The way I figure it, I'm on CPAP for life, but as I continue to lose weight, I might get lucky? The only reason I haven't done weight loss surgery is cost. Otherwise I would love to have it done as I am now at a point that losing weight is very hard.
*I* am not a DOCTOR or any type of Health Care Professional. My thoughts/suggestions/ideas are strictly only my opinions.

"Only two defining forces have ever offered to die for you. Jesus Christ and the American Soldier. One died for your Soul, the other for your Freedom."
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#3
There is no 100% fix via weight loss, rather, the AHI moves to within an "acceptable range" as far as doctors are concerned, and the CPAP device is then either significantly lowered or removed. Once loosened, the tissue that causes the most common form of obstructive sleep apnoea doesn't really rebound to a great extent, but toning the throat muscles can have a positive on this. I was discussing this effect yesterday with a sleep apnoea specialist at the Unispital here in Zurich, and the criterion for success in terms of this discussion was an AHI of 10 or less. I pointed out that if desatting still happens then it needs to be addressed, but her view was that if the desats are less frequent and there is no cardiovascular impact, then success is considered, and remission is indicated.

This is not to say that weight loss is pointless, because you will never get off the mask - in fact, we see significant reduction of pressure required to maintain an open throat as weight loss occurs, and it can be significant enough to eventually not require a mask any more, or require a very low pressure setting, or even moving off the CPAP to a dental device or other similar methods. Each patient is different in that way.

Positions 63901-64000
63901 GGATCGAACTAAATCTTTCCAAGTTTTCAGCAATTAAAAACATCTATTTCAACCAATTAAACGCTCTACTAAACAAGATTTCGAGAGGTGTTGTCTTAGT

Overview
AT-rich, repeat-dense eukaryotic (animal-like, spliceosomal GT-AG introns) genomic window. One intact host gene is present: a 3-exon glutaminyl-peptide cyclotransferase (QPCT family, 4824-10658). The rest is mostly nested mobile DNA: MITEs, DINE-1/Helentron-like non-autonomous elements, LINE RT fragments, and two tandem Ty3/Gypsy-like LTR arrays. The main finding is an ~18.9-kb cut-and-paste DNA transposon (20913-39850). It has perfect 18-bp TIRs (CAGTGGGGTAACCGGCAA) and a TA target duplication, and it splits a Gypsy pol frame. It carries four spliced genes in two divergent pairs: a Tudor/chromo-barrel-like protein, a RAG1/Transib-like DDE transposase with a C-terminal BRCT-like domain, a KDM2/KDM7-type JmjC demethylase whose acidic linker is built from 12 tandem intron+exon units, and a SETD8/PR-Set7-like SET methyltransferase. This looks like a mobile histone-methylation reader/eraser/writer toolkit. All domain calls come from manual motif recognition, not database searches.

In short, keep trying to lose weight - the magic measure of 40 cm neck circumference is quite real - below that we start to see a reduction of pressure needed. Well done and good luck on your continued weight loss.
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#4
I just measured my neck at '48' cm. Long ways still to go - although I am not sure it will ever get that small.
*I* am not a DOCTOR or any type of Health Care Professional. My thoughts/suggestions/ideas are strictly only my opinions.

"Only two defining forces have ever offered to die for you. Jesus Christ and the American Soldier. One died for your Soul, the other for your Freedom."
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#5